After The Great Tanuki War supplying a considerably extended epic, this fourth pocket sized Kitaro compilation returns to the more familiar five shorter stories of the little monster boy protecting people from the assorted Yokai that roam Japan.

From the beginning Shigeru Mizuki settled on an artistic style of simple cartoon figures sometimes set against extraordinarily detailed backgrounds. There’s a precision to structures, and the same stippled intensity is applied to nature, via hills, caves and forests, and having the simple outlined figures wandering among this provides an unusual look. When Kitaro takes on Iyami, Mizuku goes a step further and draws his figures onto photographs, not the simple digitised process in 1971 that it is today. Unfortunately the full effect is lost due to muddy production, and it’s presumably not worth Drawn and Quarterly’s time to clean up the files for a few such panels. It’s odd as there’s a wonderful splash page to this volume featuring the Yokai Ido Senin, gloriously detailed and garlanded with flowers, yet here and on other more illustrative panels clarity is no problem. ‘Miage Nyudo’ is particularly rich in textured scenery, being set on a mountain. It’s another story where Yokai target naughty children, a warning Mizuki reinforces, and features the hilariously bizarre construction able to transform humans into Yokai.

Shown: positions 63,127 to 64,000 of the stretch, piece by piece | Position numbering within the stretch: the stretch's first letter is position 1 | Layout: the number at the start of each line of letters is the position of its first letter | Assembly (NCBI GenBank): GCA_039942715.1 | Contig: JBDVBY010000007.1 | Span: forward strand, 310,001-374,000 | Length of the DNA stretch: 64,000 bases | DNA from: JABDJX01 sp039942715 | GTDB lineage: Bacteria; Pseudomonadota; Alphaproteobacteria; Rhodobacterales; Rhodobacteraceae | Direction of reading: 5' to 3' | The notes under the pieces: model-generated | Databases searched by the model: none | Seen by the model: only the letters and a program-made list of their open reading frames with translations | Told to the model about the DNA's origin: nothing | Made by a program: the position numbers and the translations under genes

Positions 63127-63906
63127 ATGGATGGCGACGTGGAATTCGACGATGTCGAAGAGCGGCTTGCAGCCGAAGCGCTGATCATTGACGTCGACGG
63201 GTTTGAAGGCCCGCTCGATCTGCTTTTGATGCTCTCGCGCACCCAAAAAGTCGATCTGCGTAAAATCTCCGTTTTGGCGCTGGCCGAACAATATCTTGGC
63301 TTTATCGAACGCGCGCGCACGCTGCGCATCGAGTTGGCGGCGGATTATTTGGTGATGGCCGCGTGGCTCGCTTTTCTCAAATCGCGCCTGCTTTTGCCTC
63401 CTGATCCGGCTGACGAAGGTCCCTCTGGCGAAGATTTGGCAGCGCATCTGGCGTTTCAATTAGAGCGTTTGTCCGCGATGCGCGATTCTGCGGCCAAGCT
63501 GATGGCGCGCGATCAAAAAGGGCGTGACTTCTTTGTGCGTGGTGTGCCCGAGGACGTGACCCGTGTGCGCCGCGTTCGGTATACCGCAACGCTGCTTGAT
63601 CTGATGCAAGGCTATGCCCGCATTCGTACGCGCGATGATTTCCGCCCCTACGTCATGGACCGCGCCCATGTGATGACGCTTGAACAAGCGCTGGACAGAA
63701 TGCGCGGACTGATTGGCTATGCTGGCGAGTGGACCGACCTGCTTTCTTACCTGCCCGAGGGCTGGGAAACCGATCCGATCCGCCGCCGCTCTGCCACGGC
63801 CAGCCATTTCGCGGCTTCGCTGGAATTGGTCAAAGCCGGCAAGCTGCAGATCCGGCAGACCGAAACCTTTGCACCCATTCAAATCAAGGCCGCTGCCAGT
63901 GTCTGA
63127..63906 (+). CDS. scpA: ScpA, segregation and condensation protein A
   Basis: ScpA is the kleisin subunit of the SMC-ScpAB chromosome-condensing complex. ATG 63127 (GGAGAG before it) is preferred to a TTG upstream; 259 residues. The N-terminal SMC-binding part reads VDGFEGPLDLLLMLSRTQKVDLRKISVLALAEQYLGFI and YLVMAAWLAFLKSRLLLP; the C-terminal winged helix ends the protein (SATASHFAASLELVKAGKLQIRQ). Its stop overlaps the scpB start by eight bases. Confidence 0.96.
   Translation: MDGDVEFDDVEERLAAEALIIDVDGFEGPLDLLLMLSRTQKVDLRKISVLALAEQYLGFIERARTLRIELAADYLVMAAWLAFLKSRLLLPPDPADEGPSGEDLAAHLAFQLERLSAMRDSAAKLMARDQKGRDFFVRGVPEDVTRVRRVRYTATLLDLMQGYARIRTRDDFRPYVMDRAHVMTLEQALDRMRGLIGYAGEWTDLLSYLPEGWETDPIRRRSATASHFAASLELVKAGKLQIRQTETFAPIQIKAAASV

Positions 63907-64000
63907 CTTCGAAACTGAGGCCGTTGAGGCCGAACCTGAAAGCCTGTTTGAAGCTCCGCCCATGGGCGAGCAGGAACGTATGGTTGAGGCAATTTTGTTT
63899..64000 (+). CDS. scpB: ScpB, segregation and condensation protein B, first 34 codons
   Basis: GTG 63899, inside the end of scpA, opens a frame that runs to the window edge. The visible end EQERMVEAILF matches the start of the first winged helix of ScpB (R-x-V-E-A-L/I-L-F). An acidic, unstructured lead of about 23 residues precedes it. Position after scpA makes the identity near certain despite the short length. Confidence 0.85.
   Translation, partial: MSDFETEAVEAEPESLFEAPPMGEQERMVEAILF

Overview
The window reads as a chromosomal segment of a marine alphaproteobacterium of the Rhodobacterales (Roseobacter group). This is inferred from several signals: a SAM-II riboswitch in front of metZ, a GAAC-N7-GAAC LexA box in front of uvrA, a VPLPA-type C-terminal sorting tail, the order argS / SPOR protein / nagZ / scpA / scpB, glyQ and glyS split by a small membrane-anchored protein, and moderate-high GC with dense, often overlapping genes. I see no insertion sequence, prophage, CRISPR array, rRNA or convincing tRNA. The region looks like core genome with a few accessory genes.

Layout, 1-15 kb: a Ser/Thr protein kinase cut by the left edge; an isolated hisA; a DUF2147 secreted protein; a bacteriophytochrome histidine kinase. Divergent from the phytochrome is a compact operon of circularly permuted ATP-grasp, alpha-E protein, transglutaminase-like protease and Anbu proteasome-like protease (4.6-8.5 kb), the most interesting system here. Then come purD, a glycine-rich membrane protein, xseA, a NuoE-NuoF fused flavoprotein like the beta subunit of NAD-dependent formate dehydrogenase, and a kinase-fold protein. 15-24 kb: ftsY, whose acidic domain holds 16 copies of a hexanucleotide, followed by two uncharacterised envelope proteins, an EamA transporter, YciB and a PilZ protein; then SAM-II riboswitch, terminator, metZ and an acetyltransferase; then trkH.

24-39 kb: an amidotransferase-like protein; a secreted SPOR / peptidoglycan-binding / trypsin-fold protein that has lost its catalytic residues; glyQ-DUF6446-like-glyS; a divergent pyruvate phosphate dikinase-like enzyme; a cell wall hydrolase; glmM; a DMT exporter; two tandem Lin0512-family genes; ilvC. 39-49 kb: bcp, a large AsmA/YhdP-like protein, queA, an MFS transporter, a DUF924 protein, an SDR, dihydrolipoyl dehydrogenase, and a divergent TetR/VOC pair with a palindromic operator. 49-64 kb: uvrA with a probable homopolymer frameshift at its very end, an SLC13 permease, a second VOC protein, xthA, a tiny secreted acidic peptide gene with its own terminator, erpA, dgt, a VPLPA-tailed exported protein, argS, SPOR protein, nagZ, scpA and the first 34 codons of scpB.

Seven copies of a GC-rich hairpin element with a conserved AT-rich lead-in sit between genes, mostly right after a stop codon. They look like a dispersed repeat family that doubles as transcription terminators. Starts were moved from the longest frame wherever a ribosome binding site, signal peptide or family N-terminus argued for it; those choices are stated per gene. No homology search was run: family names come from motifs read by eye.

It’s some while before Kitaro himself appears in the opening ‘Yokai Cloth’, shunted back in the pages to allow Mizuki to indulge himself by introducing assorted other Yokai and the beginnings of a conflict between them and trickster Chinese Yokai. They’re turning other Yokai into cloth and selling it to people who can then be controlled. It’s the collection’s longest outing at 65 pages.

Mizuki often applies unusually downbeat endings to his stories, yet they’re simultaneously funny. One here ends with Kitaro swallowed by a demon and bystander remarking that it’ll take him seven years to fight his way out if he’s lucky. Previous books have offered similar thoughts at the end of a story.

Other problems Kitaro has to contend with are all happiness being drained from the world, an actual demon from hell, and the demon Belial reduced to earning a crust from parlour magic tricks. That situation doesn’t last long, and the resulting story is another creepy tour de force with assorted body parts weaponised.

This is a timeless selection of stories, conceptually rich, very funny and with equal appeal for adults and children. Next is Kitaro the Vampire Slayer.